Surviving a horror movie, according to Scream’s Randy Meeks, requires avoiding “the sin factor”—you can’t drink, do drugs, or (especially) have sex. Any such transgression, however seemingly harmless, serves to define you as impure, qualifying you to be slaughtered by the film’s inevitably faceless killer. Our collective notion of what constitutes bad behavior has shifted of late, however, and Netflix’s rather bluntly titled There’s Someone Inside Your House (oh no!) provides up-to-date reasons for good-looking teens to get slashed and skewered—which is to say, permanently canceled. Homophobic hazing, white supremacy and opioid abuse (as distinct from purely recreational drug use) all rear their ugly heads, giving this example of the genre even more of a moralistic tinge than usual. Why the murderer feels compelled to don a 3-D printed mask of each victim’s own face isn’t entirely clear—nothing about, say, recording a repugnant podcast episode merits symbolic self-inflicted harm—but, hey, it’s a novel gimmick.
Frankly, it’s somewhat novel that Someone Inside—adapted, despite its seemingly algorithm-generated title, from a novel by Stephanie Perkins—eschews ’80s and ’90s nostalgia, taking place firmly in the present day. (Among other modern fillips, the killer texts evidence of victims’ misdeeds to the entire student body.) It’s set in the fictional town of Osborne, Nebraska, to which Makani Young (The Walking Dead’s Sydney Park) has fairly recently moved following some traumatic event that’s left strategically vague for most of the film. A sensitive type who writes poetry, Makani has made plenty of friends among Osborne High’s cool kids, but has apparently told none of them about whatever dark secret from her past she’s harboring. The killer may well know, however, and many of her friends suspect the town’s notorious problem child, Ollie (Théodore Pellerin, devoid of accent but looking as French as his name), with whom Makani’s been having a hush-hush romance for some time. Plus, it just so happens that she’s temporarily all alone at her house, which we have pretty solid reason to fear that someone else may eventually be inside (oh no!).
As a nuts-and-bolts slasher movie, TSIYH (let’s pronounce that “see ya”) has little to recommend it. Director Patrick Brice, known primarily for his Creep series, builds suspense in shopworn ways; his go-to move involves forcing the potential victim into a cramped space that can be repeatedly penetrated by a huge knife. Viewers squeamish about the Achilles tendon will suffer one rough moment early on, but the kills are mostly generic, and the customized face masks too ill-defined to be unsettling.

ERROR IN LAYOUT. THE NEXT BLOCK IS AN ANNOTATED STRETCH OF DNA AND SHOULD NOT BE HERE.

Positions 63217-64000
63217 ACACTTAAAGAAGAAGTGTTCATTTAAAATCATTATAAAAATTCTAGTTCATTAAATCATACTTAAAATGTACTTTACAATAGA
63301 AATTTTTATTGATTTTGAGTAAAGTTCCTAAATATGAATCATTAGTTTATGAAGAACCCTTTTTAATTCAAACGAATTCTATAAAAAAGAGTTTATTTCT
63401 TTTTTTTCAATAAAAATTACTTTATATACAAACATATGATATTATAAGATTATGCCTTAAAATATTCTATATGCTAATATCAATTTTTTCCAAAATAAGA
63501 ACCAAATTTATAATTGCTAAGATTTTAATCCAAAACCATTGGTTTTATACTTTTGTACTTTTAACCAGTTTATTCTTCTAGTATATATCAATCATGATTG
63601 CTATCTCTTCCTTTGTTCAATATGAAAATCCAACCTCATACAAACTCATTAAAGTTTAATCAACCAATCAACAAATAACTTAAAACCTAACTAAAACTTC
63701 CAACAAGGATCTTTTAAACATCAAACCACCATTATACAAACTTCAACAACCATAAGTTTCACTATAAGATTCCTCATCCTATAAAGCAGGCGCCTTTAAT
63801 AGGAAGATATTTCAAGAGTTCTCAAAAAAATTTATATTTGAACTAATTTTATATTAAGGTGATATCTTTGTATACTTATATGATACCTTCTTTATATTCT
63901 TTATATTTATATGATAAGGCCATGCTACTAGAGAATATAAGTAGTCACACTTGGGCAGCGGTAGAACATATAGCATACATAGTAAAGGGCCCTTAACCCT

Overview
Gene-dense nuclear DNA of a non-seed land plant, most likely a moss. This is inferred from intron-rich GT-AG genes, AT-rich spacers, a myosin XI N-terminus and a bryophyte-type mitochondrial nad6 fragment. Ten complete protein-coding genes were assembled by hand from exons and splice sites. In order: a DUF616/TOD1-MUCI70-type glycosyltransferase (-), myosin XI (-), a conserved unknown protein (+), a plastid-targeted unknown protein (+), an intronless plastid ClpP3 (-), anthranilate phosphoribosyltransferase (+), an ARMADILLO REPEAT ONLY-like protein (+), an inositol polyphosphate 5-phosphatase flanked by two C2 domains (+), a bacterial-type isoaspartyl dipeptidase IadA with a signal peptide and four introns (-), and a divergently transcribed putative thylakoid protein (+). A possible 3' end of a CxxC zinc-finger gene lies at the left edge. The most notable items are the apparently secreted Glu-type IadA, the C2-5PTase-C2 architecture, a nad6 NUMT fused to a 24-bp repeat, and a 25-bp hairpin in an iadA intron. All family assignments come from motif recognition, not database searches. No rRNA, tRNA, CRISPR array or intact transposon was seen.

Like Scream and its sequels, the film also functions as a mystery of sorts, but one to which the solution has been made inadvertently obvious. This ensemble has been conceived in such a way that there’s realistically only one person who could be the murderer, and that’s indeed who it is. The identity of this individual appears to have been altered from Perkins’ book, so maybe its readers will be surprised.
If you’re just in the mood to hang out with some likable teens, however, and don’t mind recycled slasher tropes updated with contemporary sources of outrage, Makani and her friends make decent company. Park has an easy, relaxed vibe reminiscent of the young Jamie Lee Curtis, and pairs well with Pellerin, who’s just the right mix of earnest and squirrelly. Asjha Cooper gets some good sarcastic one-liners as Alex; Dale Whibley makes Zach an amusingly self-loathing rich kid; and Jesse LaTourette, as a nonbinary character named Darby, achieves new heights of mortification when Osborne’s equivalent of a Heather gives an obnoxious, grandstanding cafeteria speech ostensibly celebrating Darby’s courage and fortitude. That this cringeworthy act involves patently phony allyship rather than overt discrimination is by far the film’s sharpest element.
Honestly, it might have been more fun to watch these kids not have their lives threatened. But Fast Times At Osborne High probably doesn’t get the Netflix adding machines a-clackin’.